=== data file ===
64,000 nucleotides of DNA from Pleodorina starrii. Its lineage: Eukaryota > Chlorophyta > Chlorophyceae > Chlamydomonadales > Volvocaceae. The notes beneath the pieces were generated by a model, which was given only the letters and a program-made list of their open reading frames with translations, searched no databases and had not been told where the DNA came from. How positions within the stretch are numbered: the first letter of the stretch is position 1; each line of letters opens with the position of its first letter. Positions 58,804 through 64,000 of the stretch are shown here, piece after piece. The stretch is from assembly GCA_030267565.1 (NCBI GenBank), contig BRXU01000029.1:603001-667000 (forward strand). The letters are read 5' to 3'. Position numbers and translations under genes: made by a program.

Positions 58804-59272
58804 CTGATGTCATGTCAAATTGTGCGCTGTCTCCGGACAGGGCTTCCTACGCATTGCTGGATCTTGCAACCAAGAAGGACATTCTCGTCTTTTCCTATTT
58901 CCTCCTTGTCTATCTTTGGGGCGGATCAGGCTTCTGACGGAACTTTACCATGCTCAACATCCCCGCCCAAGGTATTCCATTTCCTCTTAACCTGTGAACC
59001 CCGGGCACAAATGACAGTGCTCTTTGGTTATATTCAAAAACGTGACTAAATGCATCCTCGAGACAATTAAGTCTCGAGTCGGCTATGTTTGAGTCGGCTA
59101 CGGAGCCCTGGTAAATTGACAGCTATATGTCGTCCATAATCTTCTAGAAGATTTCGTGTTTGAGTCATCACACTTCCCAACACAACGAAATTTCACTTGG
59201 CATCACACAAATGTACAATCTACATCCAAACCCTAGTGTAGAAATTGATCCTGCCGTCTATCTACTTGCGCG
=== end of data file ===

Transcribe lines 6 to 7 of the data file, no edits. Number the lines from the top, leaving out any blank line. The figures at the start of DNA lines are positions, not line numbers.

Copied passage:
59101 CGGAGCCCTGGTAAATTGACAGCTATATGTCGTCCATAATCTTCTAGAAGATTTCGTGTTTGAGTCATCACACTTCCCAACACAACGAAATTTCACTTGG
59201 CATCACACAAATGTACAATCTACATCCAAACCCTAGTGTAGAAATTGATCCTGCCGTCTATCTACTTGCGCG